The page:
Minister, educator and writer Richard Allen was born into slavery on February 14, 1760. He later converted to Methodism and bought his freedom. Fed up with the treatment of African-American parishioners at the St. George Episcopal congregation, he eventually founded the first national black church in the United States, the African Methodist Episcopal Church. He was also an activist and abolitionist whose ardent writings would inspire future visionaries. Allen died in 1831 in Philadelphia.
Background and Younger Years
Minister, educator and writer Richard Allen was born into slavery presumably in Philadelphia, Pennsylvania, on February 14, 1760. (As with other details surrounding Allen's life, there have been some questions as to the place of his birth, with certain sources asserting that he was born in Delaware.) Known as "Negro Richard," he and his family were sold by Benjamin Chew to a Delaware farmer, Stokeley Sturgis, sometime around 1768.
Allen converted to Methodism at the age of 17, after hearing a white itinerant Methodist preacher rail against slavery. His owner, who had already sold Richard's mother and three of his siblings, also converted and eventually allowed Richard to purchase his freedom for $2,000, which he was able to do by 1783. The paper detailing Richard's freedom would in fact become the first manumission document to be held as a public file, having been donated to the Pennsylvania Abolition Society.
After attaining his freedom, Richard took the last name "Allen" and returned to Philadelphia.
Founding the African Methodist Episcopal Church
In 1799, Allen became the first African American to be ordained in the ministry of the Methodist Episcopal Church. Then, in 1816, with support from representatives from other black Methodist churches, Allen founded the first national black church in the United States, the African Methodist Episcopal Church, and became its first bishop. Today, the AME Church boasts more than 2.5 million members.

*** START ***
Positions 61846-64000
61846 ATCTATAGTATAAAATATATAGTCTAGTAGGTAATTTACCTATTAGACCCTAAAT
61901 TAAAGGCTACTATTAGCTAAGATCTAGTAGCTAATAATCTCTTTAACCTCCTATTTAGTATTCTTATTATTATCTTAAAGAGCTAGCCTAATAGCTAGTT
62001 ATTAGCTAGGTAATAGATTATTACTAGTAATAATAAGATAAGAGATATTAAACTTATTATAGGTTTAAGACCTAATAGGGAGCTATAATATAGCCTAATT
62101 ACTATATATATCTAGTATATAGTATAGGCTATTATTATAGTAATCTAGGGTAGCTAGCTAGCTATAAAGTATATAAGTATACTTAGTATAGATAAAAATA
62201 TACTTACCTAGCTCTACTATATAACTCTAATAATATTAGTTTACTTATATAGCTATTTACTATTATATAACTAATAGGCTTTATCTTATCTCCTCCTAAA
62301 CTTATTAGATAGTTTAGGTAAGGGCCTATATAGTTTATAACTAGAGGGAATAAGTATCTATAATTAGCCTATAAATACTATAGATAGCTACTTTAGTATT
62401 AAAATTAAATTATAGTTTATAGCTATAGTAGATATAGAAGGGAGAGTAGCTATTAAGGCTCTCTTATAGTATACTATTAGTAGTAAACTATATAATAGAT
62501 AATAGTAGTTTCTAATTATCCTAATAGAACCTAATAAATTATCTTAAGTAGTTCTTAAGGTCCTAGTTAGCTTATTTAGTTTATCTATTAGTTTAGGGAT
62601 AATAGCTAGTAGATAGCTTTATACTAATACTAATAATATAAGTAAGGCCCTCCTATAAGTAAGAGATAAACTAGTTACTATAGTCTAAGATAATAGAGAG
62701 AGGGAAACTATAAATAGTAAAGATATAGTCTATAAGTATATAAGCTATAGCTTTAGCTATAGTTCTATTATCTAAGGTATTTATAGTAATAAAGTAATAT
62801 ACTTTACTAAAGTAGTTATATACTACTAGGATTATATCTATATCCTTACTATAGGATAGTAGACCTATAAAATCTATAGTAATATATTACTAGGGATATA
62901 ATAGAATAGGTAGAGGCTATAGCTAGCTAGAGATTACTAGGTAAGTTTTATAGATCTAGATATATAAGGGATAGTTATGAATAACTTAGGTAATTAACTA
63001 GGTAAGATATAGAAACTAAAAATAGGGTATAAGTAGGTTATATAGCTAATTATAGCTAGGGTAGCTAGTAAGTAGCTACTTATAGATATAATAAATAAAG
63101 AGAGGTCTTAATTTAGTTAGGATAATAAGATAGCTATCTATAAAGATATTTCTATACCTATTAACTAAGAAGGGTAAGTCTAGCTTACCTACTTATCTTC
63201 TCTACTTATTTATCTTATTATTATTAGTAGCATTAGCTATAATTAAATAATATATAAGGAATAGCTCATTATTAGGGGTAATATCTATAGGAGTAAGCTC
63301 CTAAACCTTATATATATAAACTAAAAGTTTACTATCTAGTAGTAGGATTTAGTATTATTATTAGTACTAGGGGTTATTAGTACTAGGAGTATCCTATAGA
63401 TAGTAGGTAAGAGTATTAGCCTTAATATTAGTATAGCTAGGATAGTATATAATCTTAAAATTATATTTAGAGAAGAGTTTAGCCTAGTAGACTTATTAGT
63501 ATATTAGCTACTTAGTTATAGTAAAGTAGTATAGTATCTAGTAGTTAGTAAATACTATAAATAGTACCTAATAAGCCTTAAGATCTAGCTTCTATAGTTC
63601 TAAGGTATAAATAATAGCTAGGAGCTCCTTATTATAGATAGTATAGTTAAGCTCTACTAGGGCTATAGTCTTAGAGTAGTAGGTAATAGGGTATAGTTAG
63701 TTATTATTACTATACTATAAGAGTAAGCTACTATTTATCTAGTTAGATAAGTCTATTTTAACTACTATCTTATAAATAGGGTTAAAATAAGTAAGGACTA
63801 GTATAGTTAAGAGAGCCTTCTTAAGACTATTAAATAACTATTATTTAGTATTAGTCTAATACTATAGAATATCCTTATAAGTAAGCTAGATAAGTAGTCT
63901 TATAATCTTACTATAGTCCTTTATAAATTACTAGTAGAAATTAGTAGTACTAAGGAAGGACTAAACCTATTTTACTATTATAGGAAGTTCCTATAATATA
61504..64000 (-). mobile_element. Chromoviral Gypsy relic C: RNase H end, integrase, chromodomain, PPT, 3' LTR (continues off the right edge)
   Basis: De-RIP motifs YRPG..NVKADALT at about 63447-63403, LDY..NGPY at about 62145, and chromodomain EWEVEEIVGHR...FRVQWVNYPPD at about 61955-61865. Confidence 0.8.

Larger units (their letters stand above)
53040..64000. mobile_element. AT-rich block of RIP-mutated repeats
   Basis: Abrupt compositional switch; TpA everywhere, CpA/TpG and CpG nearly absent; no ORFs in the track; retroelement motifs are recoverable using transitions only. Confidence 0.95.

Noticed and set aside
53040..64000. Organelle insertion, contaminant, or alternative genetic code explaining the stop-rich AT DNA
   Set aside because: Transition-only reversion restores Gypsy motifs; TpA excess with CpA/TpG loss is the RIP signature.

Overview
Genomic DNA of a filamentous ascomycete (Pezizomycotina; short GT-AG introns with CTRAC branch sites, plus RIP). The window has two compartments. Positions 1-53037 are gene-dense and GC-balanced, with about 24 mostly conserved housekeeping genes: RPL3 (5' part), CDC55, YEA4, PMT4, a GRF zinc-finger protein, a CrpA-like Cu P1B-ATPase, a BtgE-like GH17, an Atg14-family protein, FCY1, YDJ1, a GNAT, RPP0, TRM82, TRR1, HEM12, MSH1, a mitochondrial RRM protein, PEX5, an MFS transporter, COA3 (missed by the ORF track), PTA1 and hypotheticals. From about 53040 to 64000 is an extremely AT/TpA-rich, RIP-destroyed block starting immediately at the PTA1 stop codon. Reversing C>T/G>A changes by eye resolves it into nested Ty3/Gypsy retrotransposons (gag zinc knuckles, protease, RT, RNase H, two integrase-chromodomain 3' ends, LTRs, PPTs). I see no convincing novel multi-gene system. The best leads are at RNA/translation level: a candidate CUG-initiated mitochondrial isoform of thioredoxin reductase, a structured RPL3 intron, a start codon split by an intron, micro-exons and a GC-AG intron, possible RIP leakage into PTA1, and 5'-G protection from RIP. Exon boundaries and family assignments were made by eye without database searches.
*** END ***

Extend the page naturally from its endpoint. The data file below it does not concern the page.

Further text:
Understanding the power of an economic boycott, Allen went on to form the Free Produce Society, where members would only purchase products from non-slave labor, in 1830. With a vision of equal treatment for all, he railed against slavery, influencing later civil rights leaders such as Frederick Douglass and Martin Luther King Jr.
Death and Legacy
Allen died at his home on Spruce Street in Philadelphia, Pennsylvania, on March 26, 1831. He was laid to rest under Bethel Church.
In 2008, Richard Newman and NYU Press published an acclaimed biography of Allen—Freedom's Prophet: Bishop Richard Allen, the AME Church and the Black Founding Fathers.
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